Fight over children's commission grows

By Timothy J. Gibbons
Published by Florida Times-Union on May 30, 2012.

A behind-the-scenes fight for control of the Jacksonville Children's Commission is spilling into the public, bringing the City Council into the mix.

The heart of the matter: Should the agency, which gets a third of its $60 million budget from the city, report to an independent board or directly to the mayor?

The issue came to a head last week after a month of efforts by the commission to hire an interim executive director were stymied by Mayor Alvin Brown.

Executive Director Linda Lanier retired in March, and the commission first appointed an existing employee as acting director - a move the board saw as mollifying the mayor, who had asked them not to appoint a permanent replacement.

Brown is looking to change the commission's structure so he directly appoints the executive director, although city law now requires the commission to do so.

In April, the commission voted to hire Jill Dame as an interim director, with a planned start date of May 7.

When the city's human resources department was notified of the hire, though, employees there said they couldn't process the paperwork until the mayor signed off on it, commission Chairman Ken Wilson said.

As weeks went by and Brown didn't do so, Dame instead agreed to work as an "advisory volunteer, " a position that wouldn't let her sign documents or handle other official tasks.

The city pushed back against this, too, Wilson said, saying that Dame couldn't volunteer without a background check.

The commission did a background check, but by then Wilson had had enough.

In a letter to Councilman Bill Gulliford, Wilson asked for the council's help in getting things moving.

"As to the specifics of our board responsibility related to this issue, it is very clear, " he wrote, going on to quote the legislation that established the group: "The commission shall employ and fix the compensation of an executive director."

The councilman agreed to help.

Then, last week, 35 minutes before the council meeting where Gulliford planned to bring it up, Wilson got a letter from human resources allowing him to move ahead with the hire.


It was one more step in the fight between Brown and the Children's Commission leadership that dates back to December, when the mayor's reorganization plan called for him to take over leadership of the group.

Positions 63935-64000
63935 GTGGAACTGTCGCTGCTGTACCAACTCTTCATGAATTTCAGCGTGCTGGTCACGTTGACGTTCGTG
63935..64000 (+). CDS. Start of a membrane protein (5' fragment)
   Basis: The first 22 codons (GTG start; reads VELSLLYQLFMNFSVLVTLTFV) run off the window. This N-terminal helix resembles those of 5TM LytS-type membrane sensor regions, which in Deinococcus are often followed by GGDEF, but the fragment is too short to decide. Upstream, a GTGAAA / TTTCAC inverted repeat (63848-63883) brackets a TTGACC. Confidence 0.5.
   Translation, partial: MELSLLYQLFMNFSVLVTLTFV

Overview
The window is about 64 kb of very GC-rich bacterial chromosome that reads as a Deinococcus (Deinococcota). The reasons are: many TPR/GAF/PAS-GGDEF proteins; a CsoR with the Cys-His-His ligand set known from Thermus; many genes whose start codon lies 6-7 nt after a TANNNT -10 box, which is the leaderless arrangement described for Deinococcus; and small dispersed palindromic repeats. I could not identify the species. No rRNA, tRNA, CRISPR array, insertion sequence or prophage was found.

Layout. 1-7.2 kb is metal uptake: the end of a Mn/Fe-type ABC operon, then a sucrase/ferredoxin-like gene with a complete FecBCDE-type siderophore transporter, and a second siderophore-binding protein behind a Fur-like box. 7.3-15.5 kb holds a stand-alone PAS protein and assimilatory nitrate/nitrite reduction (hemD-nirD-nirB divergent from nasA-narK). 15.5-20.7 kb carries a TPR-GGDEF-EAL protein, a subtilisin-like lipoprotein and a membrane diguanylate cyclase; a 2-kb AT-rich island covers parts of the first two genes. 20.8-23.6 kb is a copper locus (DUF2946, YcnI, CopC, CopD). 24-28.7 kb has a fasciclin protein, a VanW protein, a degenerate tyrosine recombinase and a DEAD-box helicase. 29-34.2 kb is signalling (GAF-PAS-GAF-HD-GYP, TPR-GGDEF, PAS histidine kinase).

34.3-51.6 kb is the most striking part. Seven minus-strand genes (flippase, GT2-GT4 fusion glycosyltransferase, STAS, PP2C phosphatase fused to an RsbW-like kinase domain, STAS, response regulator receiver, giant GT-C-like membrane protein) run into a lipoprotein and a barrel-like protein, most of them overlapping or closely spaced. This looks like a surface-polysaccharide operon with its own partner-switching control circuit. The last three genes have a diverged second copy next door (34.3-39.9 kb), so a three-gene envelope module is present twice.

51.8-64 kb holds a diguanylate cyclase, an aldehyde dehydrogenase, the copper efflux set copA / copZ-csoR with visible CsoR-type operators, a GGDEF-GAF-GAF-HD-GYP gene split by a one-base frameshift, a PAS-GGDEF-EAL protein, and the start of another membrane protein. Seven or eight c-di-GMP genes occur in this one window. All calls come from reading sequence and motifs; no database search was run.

That change was nixed by the City Council, and the administration agreed to remove it from the plan to stop the entire thing from stalling.

The days before that vote, though, were filled with behind-closed-doors conversations with commission supporters in which the mayor's staff argued for the changes.

At times, Wilson said, the situation seemed to turn personal. "I think I offended the mayor when I disagreed with him, " he said. "The mayor was very upset with us."

The Mayor's Office denies the situation is personal, but Chief of Staff Chris Hand said the issue is one Brown feels strongly about.

"His vision is to focus on how we best serve children, " said Hand, the administration's point person on Children's Commission issues. "Given the importance of that goal, it's a priority of his to see if we can enhance the job of the Children's Commission."

Enhancing the job means adding family issues to the mix, something Wilson said the commission supports - although he'd like more details on what that entails, including where funding would come from and what metrics would be used to measure success.

"We've asked for a plan, " he said. "We haven't received one."

Hand said the administration is considering a number of ideas for broadening the mandate but nothing has yet been solidified.


If the commission's mandate is to become broader, keeping politics out of it becomes even more important, said one of the founding members.

The commission was set up the way it was to keep it insulated from politics, said Richard Sisisky, its first chairman, allowing programs to have continuity even as they span administrations.

"I don't know what more you could want of a quasi-independent group, " he said. "This is a model that is working and has worked well for 19 years."

Rather than continuity, though, Brown's office is focused on accountability, Hand said.

"The amount [the city provides] could increase if the mandate broadens, and Mayor Brown would be held accountable, " he said.


With the interim executive director on board, things have quieted down a bit - but one of Dame's main jobs is to find a permanent successor, which will soon turn the flames higher.

However that search proceeds, Brown may have one advantage in getting his plans enacted - one that demonstrates the power the mayor already has over the Jacksonville Children's Commission: Now making their way through the City Council are resolutions appointing four of the 11 voting board members, all of whom the mayor appoints with council approval.


This is a showcase of the work done by Timothy J. Gibbons during a journalism career now stretching back more than a decade.

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